There's an episode of the grow, the show podcast. I think it's episode eight, right? It's about our audience growth framework called targeted daily engagement. And basically that's the framework that we use, that helps. Podcasters. Yes, but really any creator who has a social media profile to grow their social media audience, 10 25, sometimes a hundred percent month over month. and it's simple. It takes only 15 minutes a day. It sounds too good to be true, but there are literally Instagram influencers who listen to the grow, the show podcast, which is not for Instagram influencers, but they've listened to this episode, heard targeted daily engagement and they reached out and said, Hey. At 20 minute episode, that framework that you shared was it helped me get 500 followers this week. Thank you for that. I'm like, wow, cool. I didn't even like, I'm not even trying to help Instagram influencers, my girlfriend's and artists. She does the same. She uses the framework as well. So she sold, she sold out her paintings last week from a, some stuff that she was doing on social media. So for anyone listening, who wants to learn about how to do that check out episode, I believe it's eight. It might be seven of the growth show podcast about targeted daily, engaging.Steve:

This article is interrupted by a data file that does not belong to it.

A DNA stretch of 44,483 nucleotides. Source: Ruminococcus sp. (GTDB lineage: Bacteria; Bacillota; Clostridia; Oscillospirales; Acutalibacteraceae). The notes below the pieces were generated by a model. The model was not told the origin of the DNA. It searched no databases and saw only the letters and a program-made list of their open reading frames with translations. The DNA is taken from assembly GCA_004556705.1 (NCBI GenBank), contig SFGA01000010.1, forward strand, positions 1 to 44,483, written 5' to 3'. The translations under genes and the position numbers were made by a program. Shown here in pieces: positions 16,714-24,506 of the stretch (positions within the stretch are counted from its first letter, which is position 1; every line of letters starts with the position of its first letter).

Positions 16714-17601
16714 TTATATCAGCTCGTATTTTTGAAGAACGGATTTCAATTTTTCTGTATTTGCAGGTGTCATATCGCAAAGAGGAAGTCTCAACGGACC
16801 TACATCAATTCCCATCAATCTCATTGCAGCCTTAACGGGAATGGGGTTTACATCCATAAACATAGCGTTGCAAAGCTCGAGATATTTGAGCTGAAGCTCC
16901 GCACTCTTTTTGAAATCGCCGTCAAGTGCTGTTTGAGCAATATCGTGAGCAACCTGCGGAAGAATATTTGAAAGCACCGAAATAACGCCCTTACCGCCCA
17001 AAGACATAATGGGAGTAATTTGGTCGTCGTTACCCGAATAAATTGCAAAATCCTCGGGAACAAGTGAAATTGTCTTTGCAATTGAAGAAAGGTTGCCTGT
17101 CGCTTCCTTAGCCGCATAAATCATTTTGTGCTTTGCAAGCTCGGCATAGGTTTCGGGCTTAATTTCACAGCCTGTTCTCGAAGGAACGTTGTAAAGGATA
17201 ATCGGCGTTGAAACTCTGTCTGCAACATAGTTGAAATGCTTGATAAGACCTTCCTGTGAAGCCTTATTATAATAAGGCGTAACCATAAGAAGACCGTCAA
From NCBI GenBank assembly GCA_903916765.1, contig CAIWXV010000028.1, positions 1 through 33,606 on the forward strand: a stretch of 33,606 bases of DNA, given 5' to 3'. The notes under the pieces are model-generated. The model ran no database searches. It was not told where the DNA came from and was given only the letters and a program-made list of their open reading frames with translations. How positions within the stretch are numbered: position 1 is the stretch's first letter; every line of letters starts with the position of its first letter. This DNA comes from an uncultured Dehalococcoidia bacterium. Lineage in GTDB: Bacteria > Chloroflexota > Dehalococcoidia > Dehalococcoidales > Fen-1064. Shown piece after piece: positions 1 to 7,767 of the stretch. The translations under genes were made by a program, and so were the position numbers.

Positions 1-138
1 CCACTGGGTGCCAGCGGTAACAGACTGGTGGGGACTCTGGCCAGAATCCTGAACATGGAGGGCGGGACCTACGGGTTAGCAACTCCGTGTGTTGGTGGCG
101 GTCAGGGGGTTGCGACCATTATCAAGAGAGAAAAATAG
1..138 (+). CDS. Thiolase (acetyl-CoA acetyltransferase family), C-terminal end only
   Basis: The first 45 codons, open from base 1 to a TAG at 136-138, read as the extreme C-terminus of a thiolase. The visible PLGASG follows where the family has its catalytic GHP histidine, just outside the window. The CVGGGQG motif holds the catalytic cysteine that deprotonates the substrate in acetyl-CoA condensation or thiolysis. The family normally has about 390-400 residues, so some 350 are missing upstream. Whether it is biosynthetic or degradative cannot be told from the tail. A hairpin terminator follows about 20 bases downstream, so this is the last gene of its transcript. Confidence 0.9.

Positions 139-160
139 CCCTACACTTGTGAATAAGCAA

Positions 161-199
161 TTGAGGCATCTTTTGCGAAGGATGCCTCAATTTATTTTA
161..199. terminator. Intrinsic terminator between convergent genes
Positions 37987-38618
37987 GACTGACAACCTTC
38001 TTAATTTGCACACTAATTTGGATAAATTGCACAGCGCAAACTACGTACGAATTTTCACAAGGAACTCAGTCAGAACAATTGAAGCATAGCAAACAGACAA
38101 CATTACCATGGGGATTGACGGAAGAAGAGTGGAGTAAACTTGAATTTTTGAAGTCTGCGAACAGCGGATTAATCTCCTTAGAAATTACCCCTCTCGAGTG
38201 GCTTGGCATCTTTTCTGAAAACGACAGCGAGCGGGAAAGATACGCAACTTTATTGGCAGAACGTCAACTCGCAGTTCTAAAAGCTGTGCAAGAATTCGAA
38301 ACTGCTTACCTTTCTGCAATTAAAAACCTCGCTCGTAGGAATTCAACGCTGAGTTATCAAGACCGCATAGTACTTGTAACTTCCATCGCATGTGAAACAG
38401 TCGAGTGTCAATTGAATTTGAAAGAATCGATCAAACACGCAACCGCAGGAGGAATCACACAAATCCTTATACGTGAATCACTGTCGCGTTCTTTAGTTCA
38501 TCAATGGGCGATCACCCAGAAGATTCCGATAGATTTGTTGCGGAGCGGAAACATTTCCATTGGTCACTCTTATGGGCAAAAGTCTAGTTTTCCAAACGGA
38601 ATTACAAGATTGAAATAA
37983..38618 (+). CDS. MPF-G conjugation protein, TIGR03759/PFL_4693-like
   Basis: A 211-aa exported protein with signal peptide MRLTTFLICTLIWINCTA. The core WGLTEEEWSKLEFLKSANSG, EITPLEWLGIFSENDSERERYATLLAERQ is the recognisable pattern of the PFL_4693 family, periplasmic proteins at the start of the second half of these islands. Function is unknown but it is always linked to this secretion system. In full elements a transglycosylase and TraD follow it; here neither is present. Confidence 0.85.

You can find out more about Kevin email@example.com and I'll provide a link to the episode he mentions on targeted daily engagement Kevin has had so much experience with entrepreneurial pursuits. He was overflowing with good advice, Three, especially good tips from today. One seek out a mentor, don't try and be a hero and do it all yourself. To establish a revenue before taking the leap, this will help make the transition finally scary. And provide a financial safety need. As you grow your side hustle three, you can't treat your side hustle as an actor. The thing you do from 5:00 PM to 9:00 PM with dribs and drabs on the weekend, get up early, to work on your side hustle so you can give it your full energy and your day job can become the afternoon. I would actually go a step further and say this, reduce your hours. Not to the point. You're not able to pay the bill. But to allow you the time and energy to actually be able to give your side hustle a chance, This week's challenge plan your time and money. This is something we covered to a certain extent in challenges from season one time spend and honest budget. Seeing as it is so important. And Kevin mentioned that again here. We're going to give you another opportunity to do this. Take just one hour of your time, lock yourself in a room and write down how you're spending your money. How much do you need to spend to live as well as how much you need to realistically spend a week on your side project. It might be with doing this on an Excel sheet to make sure you're not missing anything. And that the maths adds up. Secondly, write down how much time you need each week to spend on your side project. If you can't do this in the hour or two a day before work. Seriously consider reducing your hours if you haven't already done. So, so this week, plan your time and money And next week's quick bot episode, we will discuss how to actually find a mentor and give you a challenge specifically about mentorship. Thanks for listening to escape. The nine to five I'm hosting creator, Steve early escaping the nine to five is not easy, but it will be revealed. The challenges I'm giving you will help you on the journey to escaping the nine to five. But it's a lot to take in. There are people like me who have been through what you're going through. And I've learned lessons the long, hard, and expensive way about how to escape the nine to five. Do you need a mentor, someone that's invested in helping you succeed again, I encourage you to join our private Facebook group escaped for the nine to five podcast. There you'll meet a group of like-minded professionals on their own journey out of escaping the nine to five. And if you're really serious about taking control of your life, creating a job description that works for you. As mentioned earlier for the first 10 people that reach out to me, I will be providing 50% of career coaching and guidance for a year. You will receive weekly coaching strengths and values assessments, a strategic plan and career training. Throughout the year working with you, you'll be able to reach out at any point, if you need guidance or support and the most important part accountability, I will be invested in your success. Regardless of whether you sign up to the course or not, I want each and every person listening to this podcast to successfully escape the nine to five, whatever that may look like to you. Links to the Facebook group and my contact details are in the show notes.